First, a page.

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Before we start venerating entrepreneurship on this forum today, let me present to you the life-sketch of a typical entrepreneur.
When the fellow is in class sixth, he is continuously told by his mom and dad that he ought to do well in his exams. He is bound to be among the top ten percentile in his class. He is also somebody who is pushed to do well in other areas of life.
He does reasonably well in his board exams. He likes the sound of applause that he receives when he stands infront of an audience that is there to felicitate him and of course after that he opts for engineering from a good college.
And after that he moves to US or IIMs and that requires a percentile of ninety nine, and all the time he is being competitive and looking at others.
When he was at class sixth, he was looking at his mom and dad, when he was at class tenth and twelfth, he was looking at the audience and all the certificates that he gathered. When he reaches IIM, he looks for the admission offices and the placement offices.
And he is looking at this whole world of opportunities and offerings that this world is providing him. And deep within he is very insecure that I must be aware of these otherwise my stakes are getting higher and higher with every passing day.
He gets into a job and he finds that it is still not meeting his needs of ego. So, what next? How can he satisfy his ever-thirsty ambition and greed? Entrepreneurship is the answer. So, he again does all the right things, he does the market survey, decides the right time, he finds the right kind of people to fund him.
And what is deciding this ‘rightness’ of things? The same mind that is competitive, greedy, insecure and afraid. He is always looking towards future, either trembling with fear or bubbling with hope. The present is absent for him.
Entrepreneurship for this man is not an expression of the self, it is not a way of living, it is not his internal music manifested. For this man, entrepreneurship is not a jump into the unknown, not a pilgrimage that will help him find himself. For him, entrepreneurship is just a continuation of his existing patterns. Driven by social conditioning, he has been chasing accumulation, reputation, numbers, money all his life, and entrepreneurship for him is just a furtherance of his blind, mechanical pursuits.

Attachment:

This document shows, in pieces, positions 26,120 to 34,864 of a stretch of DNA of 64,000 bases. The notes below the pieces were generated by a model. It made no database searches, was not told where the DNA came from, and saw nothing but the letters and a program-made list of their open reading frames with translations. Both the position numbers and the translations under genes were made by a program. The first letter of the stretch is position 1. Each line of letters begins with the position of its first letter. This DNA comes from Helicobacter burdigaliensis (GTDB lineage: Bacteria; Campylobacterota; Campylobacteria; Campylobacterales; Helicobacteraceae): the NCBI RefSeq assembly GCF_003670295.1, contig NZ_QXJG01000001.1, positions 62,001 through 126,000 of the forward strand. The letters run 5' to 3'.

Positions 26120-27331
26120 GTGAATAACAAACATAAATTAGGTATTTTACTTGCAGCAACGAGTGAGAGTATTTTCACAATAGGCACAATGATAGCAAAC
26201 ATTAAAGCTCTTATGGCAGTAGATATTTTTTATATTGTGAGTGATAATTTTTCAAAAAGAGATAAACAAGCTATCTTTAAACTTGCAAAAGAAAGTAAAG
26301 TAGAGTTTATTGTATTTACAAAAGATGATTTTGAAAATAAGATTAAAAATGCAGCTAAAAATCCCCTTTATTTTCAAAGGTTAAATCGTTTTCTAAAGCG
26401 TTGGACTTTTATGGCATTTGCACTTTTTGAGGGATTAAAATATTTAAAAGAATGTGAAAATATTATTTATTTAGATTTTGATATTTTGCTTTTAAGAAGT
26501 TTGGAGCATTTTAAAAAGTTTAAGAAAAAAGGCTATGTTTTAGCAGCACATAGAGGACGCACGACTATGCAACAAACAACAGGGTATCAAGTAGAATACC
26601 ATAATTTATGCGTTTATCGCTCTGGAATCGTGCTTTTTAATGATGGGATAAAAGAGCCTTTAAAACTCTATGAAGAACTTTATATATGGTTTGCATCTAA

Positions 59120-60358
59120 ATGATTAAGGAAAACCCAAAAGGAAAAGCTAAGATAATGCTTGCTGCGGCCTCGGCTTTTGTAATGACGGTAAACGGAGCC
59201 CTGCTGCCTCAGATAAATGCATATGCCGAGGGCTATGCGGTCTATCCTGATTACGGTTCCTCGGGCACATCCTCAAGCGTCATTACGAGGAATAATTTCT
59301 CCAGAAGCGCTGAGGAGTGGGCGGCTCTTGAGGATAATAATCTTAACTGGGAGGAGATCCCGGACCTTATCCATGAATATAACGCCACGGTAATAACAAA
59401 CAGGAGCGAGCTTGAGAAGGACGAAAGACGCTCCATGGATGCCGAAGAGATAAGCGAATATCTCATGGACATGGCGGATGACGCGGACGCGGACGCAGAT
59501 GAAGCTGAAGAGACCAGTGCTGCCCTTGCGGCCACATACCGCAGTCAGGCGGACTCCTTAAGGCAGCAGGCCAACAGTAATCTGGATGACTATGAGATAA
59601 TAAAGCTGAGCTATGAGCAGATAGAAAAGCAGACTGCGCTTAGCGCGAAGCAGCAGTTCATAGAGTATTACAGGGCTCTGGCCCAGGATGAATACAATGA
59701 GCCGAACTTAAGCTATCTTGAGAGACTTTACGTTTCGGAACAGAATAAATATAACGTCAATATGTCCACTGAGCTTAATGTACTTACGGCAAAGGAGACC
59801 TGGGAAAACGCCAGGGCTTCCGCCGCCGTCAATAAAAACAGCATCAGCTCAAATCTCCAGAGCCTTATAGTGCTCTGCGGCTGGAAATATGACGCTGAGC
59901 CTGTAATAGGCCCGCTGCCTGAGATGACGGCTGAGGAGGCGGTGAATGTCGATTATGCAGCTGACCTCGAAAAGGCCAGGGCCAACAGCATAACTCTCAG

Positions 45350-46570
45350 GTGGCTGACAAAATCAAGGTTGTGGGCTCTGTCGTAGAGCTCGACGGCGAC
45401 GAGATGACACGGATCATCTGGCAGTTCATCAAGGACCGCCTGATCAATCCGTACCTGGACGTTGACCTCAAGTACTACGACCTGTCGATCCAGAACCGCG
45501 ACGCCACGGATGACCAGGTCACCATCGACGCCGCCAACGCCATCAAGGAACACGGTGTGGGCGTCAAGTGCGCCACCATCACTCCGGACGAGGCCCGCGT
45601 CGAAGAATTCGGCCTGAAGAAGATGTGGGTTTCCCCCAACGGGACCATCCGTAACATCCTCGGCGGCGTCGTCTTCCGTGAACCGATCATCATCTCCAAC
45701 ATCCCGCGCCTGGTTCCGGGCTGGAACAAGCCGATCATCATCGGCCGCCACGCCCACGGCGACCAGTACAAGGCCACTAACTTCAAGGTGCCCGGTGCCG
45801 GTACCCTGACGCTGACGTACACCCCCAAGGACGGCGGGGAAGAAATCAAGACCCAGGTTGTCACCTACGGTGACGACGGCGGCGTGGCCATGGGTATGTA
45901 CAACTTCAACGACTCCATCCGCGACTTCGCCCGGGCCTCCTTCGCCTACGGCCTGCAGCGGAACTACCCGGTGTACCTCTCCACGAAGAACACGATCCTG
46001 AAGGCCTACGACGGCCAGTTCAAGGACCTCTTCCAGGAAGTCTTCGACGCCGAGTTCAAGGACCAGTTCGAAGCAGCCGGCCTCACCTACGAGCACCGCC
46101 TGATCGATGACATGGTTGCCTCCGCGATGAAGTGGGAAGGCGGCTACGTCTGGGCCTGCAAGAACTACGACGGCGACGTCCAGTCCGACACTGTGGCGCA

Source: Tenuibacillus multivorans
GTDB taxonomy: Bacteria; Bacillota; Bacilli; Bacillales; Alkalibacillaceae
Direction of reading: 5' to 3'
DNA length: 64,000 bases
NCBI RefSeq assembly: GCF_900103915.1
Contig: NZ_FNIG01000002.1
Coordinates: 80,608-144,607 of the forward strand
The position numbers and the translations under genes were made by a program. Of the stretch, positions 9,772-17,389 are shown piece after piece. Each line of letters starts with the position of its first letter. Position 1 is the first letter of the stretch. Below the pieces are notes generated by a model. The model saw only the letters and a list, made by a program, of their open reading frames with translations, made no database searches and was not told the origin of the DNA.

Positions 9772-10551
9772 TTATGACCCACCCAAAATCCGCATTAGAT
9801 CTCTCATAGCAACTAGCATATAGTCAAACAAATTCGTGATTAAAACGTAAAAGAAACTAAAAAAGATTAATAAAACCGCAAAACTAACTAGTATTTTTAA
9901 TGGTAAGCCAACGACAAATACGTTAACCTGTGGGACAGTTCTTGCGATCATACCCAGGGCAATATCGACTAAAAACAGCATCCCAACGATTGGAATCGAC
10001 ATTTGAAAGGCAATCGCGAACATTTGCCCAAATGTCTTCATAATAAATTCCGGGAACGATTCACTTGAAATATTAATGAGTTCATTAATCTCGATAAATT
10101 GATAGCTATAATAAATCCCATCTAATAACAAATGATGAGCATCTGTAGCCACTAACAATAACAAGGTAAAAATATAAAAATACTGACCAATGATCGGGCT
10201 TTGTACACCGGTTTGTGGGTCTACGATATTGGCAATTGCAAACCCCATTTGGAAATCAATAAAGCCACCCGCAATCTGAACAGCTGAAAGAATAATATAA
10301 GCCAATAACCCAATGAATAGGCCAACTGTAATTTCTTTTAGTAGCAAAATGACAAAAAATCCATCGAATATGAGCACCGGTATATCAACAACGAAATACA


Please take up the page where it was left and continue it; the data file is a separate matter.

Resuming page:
Hope and optimism are his key words. After he had done his B.Tech, he looked for MBA. After MBA, he looked for placements and after that- entrepreneurship. A nice series it is, isn’t it?
And if such a person is supposed to build a team, what kind of people will he attract? He will look at people like commodities and put them in the right slots that he has created for them.
The world becomes either a threat for him or an opportunity for him. He is always looking outside.
What fundamentally is entrepreneurship? Is a different, real entrepreneurship possible? Does entrepreneurship need to be a business, something separate from life? Is entrepreneurship a way of earning livelihood? Must your firm not be just what you are? Must you create a separation between personal and professional life? Must office and home be two separate entities?
How should one choose his work? By seeing what financial opportunities exist outside, and then cashing on them? By seeing which sectors are hot and profitable these days? Or by asking himself: what ought to be my life-work?
What should be the central question in front of the entrepreneur: ‘What is it that will help me make the maximum money?’ Or, ‘What is it that I can joyfully do even if there were no money in it?’
When I have to include somebody in the team, I hire people who are not obsessed with the outside. One characteristic that I definitely look for in my team members is that even if they have very little idea of what is happening outside in the world, yet they must have a clear understanding of who they are within.
My team members must understand what is happening right now with them. If somebody comes to me and says that “I have come to you because I am seeking a great future”, that does not really impress me. However, if somebody comes to me and says that “I like the work that you do and this excites me and I am not bothered what it will result into one year later or one month later. I am looking at it right now and I think I will have a pretty good time doing this.” Then I am more interested in working with this fellow.
I know this way of selecting team members may appear illogical, primitive to many of you. But for me, this seems to be working. As of now.
Excerpted from a ‘Shabd-Yog’ session. Edited for clarity.
Watch the session video: The Falseness of Ambition || Acharya Prashant (2012) The transcription has been edited for clarity.
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